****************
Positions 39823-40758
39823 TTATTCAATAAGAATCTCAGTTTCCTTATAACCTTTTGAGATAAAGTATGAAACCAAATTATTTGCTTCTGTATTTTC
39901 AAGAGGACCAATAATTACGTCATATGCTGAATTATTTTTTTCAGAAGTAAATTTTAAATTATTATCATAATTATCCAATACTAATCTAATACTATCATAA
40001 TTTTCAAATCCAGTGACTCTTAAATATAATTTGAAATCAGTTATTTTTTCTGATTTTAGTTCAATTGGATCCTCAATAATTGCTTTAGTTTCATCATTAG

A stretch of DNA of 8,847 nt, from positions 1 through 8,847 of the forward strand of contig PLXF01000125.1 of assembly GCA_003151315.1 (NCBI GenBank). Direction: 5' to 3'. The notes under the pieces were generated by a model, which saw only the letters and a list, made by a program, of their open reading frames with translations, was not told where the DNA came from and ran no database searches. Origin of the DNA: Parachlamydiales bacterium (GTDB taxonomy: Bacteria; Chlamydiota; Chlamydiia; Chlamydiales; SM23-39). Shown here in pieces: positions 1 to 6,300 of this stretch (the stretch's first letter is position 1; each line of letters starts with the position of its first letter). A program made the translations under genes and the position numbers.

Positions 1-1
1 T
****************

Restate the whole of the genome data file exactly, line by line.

Positions 39823-40758
39823 TTATTCAATAAGAATCTCAGTTTCCTTATAACCTTTTGAGATAAAGTATGAAACCAAATTATTTGCTTCTGTATTTTC
39901 AAGAGGACCAATAATTACGTCATATGCTGAATTATTTTTTTCAGAAGTAAATTTTAAATTATTATCATAATTATCCAATACTAATCTAATACTATCATAA
40001 TTTTCAAATCCAGTGACTCTTAAATATAATTTGAAATCAGTTATTTTTTCTGATTTTAGTTCAATTGGATCCTCAATAATTGCTTTAGTTTCATCATTAG

A stretch of DNA of 8,847 nt, from positions 1 through 8,847 of the forward strand of contig PLXF01000125.1 of assembly GCA_003151315.1 (NCBI GenBank). Direction: 5' to 3'. The notes under the pieces were generated by a model, which saw only the letters and a list, made by a program, of their open reading frames with translations, was not told where the DNA came from and ran no database searches. Origin of the DNA: Parachlamydiales bacterium (GTDB taxonomy: Bacteria; Chlamydiota; Chlamydiia; Chlamydiales; SM23-39). Shown here in pieces: positions 1 to 6,300 of this stretch (the stretch's first letter is position 1; each line of letters starts with the position of its first letter). A program made the translations under genes and the position numbers.

Positions 1-1
1 T